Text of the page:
The exploration of new opportunities in agriculture doesn’t stop at planet Earth. New dimensions in vegetable gardening are even unfolding in outer space.
In July 2012, US astronaut Dr. Donald Pettit raved about his homegrown zucchini in his blog entitled Diary of a Space Zucchini. This idea could help add variety to the astronauts’ monotonous diet. At current rates, it costs about US $10,000 to send a pound of food into space. Therefore, fresh vegetables are a genuine rarity.
Space farming is only about isolated plants at the moment. However, scientists envision a complex artificial ecosystem in a spaceship, on the Moon or on Mars, which could regularly provide fresh food to space travelers. Algae could be used to recycle urine for use as fertilizer, colored LED lights to simulate sunlight and nutrient solutions to enable plant growth. Functioning cycles of this kind would provide a starting point for setting up longer-term or indeed permanent space colonies.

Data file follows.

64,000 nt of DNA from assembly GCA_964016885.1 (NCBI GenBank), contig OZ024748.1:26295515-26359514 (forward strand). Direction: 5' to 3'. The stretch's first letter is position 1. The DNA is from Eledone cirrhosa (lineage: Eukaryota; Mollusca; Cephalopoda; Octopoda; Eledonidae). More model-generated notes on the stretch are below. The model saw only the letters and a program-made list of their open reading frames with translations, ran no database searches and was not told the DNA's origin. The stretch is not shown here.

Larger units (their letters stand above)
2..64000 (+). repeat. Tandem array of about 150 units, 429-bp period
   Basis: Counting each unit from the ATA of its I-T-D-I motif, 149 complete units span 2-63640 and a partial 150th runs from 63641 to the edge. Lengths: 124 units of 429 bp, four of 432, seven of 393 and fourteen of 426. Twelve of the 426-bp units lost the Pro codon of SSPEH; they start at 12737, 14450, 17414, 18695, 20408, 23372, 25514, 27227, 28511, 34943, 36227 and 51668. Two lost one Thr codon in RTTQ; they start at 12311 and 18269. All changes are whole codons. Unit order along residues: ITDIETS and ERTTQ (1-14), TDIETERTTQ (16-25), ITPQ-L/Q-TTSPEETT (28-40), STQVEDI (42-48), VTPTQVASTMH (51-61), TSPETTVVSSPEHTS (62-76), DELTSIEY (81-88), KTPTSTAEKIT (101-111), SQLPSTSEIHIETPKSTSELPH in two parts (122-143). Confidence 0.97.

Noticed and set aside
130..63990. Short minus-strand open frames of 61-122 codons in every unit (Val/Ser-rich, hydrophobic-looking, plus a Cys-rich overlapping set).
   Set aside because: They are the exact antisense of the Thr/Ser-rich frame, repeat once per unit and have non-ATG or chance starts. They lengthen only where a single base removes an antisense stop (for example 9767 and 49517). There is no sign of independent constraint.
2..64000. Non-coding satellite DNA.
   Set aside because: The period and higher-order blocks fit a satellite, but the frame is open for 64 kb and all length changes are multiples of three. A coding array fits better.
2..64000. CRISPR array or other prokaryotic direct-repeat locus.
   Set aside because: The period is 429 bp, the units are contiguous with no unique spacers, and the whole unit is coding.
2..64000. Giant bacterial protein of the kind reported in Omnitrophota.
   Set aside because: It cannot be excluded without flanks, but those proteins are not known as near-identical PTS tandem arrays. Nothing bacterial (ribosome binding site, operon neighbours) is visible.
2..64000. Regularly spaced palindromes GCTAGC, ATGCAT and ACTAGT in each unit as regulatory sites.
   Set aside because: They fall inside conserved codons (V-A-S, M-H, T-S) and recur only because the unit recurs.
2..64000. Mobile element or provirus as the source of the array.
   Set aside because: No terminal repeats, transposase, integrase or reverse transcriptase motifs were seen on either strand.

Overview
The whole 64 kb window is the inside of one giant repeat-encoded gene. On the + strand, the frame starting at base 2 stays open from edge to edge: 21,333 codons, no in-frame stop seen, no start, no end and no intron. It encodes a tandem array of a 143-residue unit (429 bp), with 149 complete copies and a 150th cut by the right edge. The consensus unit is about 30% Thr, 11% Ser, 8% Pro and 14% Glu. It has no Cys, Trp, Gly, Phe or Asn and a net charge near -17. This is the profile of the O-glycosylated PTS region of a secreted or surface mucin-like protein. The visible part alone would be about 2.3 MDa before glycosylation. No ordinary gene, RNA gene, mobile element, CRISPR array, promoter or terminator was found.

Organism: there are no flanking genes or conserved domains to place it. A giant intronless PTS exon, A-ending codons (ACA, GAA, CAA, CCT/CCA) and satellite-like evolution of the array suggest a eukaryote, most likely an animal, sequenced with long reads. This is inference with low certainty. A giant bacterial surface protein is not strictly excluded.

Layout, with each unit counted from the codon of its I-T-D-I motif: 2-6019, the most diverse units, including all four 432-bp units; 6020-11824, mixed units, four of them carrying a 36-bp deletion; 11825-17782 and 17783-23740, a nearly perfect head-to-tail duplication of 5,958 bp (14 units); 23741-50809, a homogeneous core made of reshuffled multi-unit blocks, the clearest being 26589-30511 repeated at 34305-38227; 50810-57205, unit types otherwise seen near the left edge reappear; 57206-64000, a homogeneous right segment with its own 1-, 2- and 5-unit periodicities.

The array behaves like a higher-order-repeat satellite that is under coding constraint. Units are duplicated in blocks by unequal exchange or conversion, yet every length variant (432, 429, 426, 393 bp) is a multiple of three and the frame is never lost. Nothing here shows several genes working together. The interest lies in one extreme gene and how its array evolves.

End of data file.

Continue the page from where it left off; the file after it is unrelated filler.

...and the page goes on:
Donald Pettit never got the chance to taste his own zucchini. It was returned to earth deep-frozen and tested for cosmic microbes. Pettit claims he would never have dreamed of eating his prized vegetable, anyway: “It would have felt like cannibalism,” the ISS astronaut joked.